Incoming icebergs!

Whew. That was a field heavy week! But, we are making great progress. After many hours underwater some sites are finally becoming familar. There is ongoing debate whether Narwal Cove, Back Rock or Iceberg Point are the best. They all have their own particular charm....



We found 'Iceberg point' dive site while we were exploring west of Pond Inlet. There we were, dutifully conducting video surveys... while watching three large icebergs in the distance. Trevor and Cara told us they had broken off of Greenland and were flowing around Bylot Island. We spent a moment discussing just how far away they were (it is surprising difficult to guage). And of course whether we should/must drive over and get closer! But task-oriented as always, we instead busied ourselves with deploying some instruments. Science first!



When we finished, we noticed that one large iceberg (as in the size of a small house) was getting really close. Gulp. Actually it coming right at us! As we scurried for the anchor, we watched it ground on a shoal and release a cloud of bergie bits in the water. It was beautful, carved, and light-scattering, with a deep blue crack in the middle. Everything an iceberg should be. It hit the seafloor at 25 m depth and stayed put.... now that was interesting because we were looking for kelp at 5, 10 and 15 m depth. Hmmm... cannot imagine kelp particularly enjoy being run over by ice.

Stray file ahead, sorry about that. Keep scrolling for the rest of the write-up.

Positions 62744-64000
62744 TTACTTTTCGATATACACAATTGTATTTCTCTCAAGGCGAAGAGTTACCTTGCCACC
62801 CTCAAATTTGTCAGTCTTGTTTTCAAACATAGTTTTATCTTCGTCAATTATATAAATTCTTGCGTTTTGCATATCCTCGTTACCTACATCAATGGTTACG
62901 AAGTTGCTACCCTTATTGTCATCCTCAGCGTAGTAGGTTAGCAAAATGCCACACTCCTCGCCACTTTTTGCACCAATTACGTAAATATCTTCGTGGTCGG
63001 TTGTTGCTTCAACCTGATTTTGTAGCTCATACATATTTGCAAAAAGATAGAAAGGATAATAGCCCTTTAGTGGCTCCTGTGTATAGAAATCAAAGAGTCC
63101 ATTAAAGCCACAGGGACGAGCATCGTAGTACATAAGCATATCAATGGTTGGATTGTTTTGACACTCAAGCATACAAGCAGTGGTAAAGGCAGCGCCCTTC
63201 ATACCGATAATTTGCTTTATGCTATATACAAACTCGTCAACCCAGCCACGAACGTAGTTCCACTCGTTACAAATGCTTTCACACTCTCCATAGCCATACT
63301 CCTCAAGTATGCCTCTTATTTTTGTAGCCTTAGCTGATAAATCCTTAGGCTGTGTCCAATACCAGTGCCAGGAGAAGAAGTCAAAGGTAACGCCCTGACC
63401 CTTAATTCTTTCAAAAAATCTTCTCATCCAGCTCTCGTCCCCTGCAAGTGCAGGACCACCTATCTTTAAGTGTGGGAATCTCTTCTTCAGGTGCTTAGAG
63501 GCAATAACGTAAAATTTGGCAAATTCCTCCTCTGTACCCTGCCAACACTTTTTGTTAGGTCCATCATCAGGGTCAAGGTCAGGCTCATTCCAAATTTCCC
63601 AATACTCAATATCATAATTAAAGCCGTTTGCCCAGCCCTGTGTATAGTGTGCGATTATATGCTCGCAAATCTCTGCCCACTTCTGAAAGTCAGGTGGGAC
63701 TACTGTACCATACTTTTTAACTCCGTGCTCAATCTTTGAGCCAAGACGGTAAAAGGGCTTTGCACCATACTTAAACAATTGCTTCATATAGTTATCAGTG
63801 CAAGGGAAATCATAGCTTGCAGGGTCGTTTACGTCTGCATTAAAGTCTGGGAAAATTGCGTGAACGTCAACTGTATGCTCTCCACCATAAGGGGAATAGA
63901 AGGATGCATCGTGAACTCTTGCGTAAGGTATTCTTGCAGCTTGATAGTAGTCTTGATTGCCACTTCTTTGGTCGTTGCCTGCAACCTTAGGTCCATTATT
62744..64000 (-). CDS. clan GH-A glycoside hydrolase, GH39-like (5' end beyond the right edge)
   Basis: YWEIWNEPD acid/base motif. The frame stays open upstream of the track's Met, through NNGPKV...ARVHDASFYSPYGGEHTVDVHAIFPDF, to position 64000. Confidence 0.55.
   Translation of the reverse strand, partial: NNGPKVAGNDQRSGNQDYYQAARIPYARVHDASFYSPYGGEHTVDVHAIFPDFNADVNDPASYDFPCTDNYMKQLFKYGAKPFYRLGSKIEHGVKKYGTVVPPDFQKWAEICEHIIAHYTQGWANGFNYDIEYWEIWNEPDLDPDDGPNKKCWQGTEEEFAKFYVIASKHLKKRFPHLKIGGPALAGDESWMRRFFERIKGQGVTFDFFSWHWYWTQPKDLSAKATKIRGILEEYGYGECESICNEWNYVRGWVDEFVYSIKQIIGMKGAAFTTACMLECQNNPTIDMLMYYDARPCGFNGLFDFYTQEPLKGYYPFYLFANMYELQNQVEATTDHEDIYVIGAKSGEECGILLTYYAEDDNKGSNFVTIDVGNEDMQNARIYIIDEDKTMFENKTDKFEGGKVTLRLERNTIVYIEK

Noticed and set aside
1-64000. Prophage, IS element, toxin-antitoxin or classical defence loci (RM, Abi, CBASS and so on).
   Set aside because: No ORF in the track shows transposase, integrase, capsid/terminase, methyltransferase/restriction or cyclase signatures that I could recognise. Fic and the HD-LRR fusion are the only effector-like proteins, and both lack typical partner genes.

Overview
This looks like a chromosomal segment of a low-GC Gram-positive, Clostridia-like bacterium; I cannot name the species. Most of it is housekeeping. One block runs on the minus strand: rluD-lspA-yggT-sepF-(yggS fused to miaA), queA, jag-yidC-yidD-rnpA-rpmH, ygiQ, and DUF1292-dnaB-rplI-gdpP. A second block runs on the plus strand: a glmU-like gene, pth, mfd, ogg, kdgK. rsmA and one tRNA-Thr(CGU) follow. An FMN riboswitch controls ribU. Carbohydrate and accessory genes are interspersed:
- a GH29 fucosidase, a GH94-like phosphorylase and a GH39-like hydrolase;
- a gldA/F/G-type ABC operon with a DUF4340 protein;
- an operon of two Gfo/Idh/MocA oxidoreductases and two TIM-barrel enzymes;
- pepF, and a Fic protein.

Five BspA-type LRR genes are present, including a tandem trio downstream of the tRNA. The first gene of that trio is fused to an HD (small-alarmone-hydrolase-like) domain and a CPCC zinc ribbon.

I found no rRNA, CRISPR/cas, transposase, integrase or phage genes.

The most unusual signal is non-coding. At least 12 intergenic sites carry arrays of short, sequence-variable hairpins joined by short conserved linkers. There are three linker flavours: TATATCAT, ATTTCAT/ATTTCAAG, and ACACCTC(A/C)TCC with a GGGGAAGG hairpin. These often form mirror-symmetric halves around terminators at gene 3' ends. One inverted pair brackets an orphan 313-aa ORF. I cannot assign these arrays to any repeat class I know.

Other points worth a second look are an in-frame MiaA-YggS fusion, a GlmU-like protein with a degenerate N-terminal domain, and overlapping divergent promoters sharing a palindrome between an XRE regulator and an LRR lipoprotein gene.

We had a photoshoot moment, then geared up for our dive (safely away from the iceberg of course). Underwater it was exceptionally clear. We could see the boat perfectly from the bottom. The sea floor was patchy kelp forests on bright pink coralline algae cobbles. Not dense vegetation, but teaming with invertebrates. But by far, the most interesting part was the massive 5-m wide grooves in the bottom. You could see where icebergs had hit and ploughed through the cobbles and boulders, creating bare sediment tracks edged in mounds of overturned rocks. Was a bit surreal.




Optimistic as ever we set up a logger... and left a float out over winter. Fingers crossed that it does not get crushed! We estimate 80% chance of survival.


Ended the day with tomato juice mocktails on glacial ice that we hunted down ourselves.


Oh and we have our headshots of the week!




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